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Function Computation with Optimal Number of Queries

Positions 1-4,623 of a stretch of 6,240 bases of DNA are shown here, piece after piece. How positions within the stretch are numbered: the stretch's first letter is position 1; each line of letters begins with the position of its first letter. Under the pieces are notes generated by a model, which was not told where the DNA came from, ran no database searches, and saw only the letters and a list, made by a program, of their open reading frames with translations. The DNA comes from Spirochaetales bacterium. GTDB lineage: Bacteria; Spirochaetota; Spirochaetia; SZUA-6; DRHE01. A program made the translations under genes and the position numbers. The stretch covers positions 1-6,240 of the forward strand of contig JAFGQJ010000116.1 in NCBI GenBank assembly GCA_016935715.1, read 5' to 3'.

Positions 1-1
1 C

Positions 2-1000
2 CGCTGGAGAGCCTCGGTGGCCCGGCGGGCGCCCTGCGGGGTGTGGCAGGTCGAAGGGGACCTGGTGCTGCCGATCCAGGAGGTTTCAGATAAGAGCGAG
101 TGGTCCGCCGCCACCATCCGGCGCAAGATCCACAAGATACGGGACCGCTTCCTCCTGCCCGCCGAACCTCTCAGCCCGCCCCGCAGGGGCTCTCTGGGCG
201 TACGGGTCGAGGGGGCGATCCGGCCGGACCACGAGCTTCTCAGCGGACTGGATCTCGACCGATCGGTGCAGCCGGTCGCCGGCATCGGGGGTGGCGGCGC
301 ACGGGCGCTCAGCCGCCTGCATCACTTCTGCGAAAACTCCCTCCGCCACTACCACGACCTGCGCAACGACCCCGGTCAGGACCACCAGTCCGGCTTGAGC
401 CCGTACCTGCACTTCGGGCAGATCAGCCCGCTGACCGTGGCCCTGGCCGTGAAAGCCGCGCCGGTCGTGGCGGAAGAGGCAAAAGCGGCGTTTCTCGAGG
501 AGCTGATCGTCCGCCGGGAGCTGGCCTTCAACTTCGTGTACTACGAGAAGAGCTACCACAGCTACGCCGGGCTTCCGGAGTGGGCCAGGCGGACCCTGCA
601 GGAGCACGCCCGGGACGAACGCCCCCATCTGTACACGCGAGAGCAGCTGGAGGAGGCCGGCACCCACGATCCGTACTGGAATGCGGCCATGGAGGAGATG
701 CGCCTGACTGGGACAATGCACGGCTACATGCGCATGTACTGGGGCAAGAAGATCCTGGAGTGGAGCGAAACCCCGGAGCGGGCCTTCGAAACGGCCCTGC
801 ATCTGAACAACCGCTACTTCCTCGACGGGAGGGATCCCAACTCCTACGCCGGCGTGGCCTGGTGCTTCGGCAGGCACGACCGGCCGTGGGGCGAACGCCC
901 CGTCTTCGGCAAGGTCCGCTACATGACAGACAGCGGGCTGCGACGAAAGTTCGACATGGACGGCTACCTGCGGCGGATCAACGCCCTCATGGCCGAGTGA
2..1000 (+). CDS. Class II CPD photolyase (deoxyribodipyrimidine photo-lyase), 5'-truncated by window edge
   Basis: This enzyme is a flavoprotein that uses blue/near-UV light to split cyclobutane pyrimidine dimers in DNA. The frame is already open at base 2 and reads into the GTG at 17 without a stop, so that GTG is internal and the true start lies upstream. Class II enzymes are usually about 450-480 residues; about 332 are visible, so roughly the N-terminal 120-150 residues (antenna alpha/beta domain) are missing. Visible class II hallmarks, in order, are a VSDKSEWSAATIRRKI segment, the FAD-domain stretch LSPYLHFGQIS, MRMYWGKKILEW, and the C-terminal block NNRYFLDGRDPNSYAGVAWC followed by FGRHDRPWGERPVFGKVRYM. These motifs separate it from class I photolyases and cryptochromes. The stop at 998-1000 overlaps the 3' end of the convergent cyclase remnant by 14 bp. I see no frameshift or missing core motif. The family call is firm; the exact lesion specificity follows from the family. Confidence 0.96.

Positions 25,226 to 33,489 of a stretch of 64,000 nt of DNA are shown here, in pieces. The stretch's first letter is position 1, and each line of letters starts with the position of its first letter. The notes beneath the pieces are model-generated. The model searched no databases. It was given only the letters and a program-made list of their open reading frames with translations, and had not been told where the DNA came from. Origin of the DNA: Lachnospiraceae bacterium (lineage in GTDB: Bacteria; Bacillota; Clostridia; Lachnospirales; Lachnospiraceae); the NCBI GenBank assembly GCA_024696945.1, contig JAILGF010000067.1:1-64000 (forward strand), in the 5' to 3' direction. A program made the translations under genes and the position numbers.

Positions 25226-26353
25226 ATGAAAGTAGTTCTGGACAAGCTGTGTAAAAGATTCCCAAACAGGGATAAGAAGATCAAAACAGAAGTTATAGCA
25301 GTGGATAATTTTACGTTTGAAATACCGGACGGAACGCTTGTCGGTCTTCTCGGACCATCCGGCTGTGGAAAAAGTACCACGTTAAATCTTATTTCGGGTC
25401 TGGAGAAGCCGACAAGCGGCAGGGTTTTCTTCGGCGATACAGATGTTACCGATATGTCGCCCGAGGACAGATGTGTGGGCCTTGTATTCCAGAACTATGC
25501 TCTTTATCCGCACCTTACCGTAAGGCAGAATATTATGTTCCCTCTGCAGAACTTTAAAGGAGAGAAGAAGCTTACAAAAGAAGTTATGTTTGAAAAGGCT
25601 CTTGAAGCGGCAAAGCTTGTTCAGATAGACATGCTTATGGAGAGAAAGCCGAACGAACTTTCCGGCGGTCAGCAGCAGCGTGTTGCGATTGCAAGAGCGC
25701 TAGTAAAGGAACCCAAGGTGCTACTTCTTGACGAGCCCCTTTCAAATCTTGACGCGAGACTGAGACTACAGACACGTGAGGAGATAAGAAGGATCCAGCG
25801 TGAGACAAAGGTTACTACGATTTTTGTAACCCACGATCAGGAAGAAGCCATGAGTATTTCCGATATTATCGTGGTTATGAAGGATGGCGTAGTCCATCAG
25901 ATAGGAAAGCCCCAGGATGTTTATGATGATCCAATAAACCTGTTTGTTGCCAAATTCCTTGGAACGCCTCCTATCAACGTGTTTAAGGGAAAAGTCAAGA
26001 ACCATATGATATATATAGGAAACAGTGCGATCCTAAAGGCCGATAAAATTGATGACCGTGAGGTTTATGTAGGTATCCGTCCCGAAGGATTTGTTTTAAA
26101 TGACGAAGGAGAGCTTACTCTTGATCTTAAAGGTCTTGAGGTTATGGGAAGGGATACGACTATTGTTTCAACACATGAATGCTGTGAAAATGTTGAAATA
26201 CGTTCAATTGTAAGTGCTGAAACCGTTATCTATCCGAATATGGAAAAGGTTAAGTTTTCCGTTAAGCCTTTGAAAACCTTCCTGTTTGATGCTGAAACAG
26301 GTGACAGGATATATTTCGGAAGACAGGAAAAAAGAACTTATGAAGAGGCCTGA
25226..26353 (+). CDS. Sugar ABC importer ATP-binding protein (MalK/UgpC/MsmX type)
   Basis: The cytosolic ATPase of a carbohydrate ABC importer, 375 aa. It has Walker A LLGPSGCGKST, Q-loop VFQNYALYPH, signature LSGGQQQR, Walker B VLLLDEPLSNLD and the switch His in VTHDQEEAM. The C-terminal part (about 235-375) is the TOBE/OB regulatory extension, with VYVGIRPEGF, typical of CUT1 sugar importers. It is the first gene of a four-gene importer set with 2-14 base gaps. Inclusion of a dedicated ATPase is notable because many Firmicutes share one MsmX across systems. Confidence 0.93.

Evaluating a multivariate function is a crucial and ubiquitous task whose importance has inspired countless different computational models. These models are made by restricting the function's class, changing the computational elements, moderating the computation error probability, adding assumptions on input probabilities, assuming noisy queries, etc. In most function-computation problems, the major cost of calculating the function is the price of samples or queries. The query meaning may change from one model to another but the aspiration to minimize the number of queries is unavoidable in all the models. In this dissertation, we consider and optimize the number of queries for two models in Part I and II. In part I, we study maximum selection and sorting of n numbers using pairwise comparators that output the larger of their two inputs if the inputs are more than a given threshold apart, and output an adversarially-chosen input otherwise. We consider two adversarial models. A non-adaptive adversary that decides on the outcomes in advance based solely on the inputs, and an adaptive adversary that can decide on the outcome of each query depending on previous queries and outcomes. Against the non-adaptive adversary, we derive a maximum-selection algorithm that uses at most 2n comparisons in expectation, and a sorting algorithm that uses at most 2n ln n comparisons in expectation. These numbers are within small constant factors from the best possible. Against the adaptive adversary, we propose a maximum-selection algorithm that uses [Theta](n log(1/ epsilon)) comparisons to output a correct answer with probability at least 1 -- epsilon. The existence of this algorithm affirmatively resolves an open problem in [5]. Our study was motivated by a density-estimation problem where, given samples from an unknown underlying distribution, we would like to find a distribution in a known class of n candidate distributions that is close to underlying distribution in l1 distance. Scheffe's algorithm [19] outputs a distribution at an l₁ distance at most 9 times the minimum and runs in time [Theta](n2 log n). Using maximum selection, we propose an algorithm with the same approximation guarantee but run time [Theta](n log n). In Part II, we consider and propose a new method for function computation. The function's computation query complexity is the lowest expected number of queries required by any query order. Instead of computation, it is often easier to consider verification, where the value of the function is given and the queries aim to verify it. The lowest expected number of queries necessary is the function's verification query complexity. We show that for all symmetric functions of independent binary random variables, the computation and verification complexities coincide. This provides a simple method for finding the query complexity and optimal query order for computing many functions. We also show that after relaxing any of the symmetry, independence, or binary inputs restrictions, there are functions whose verification complexity is strictly lower than their computation complexity

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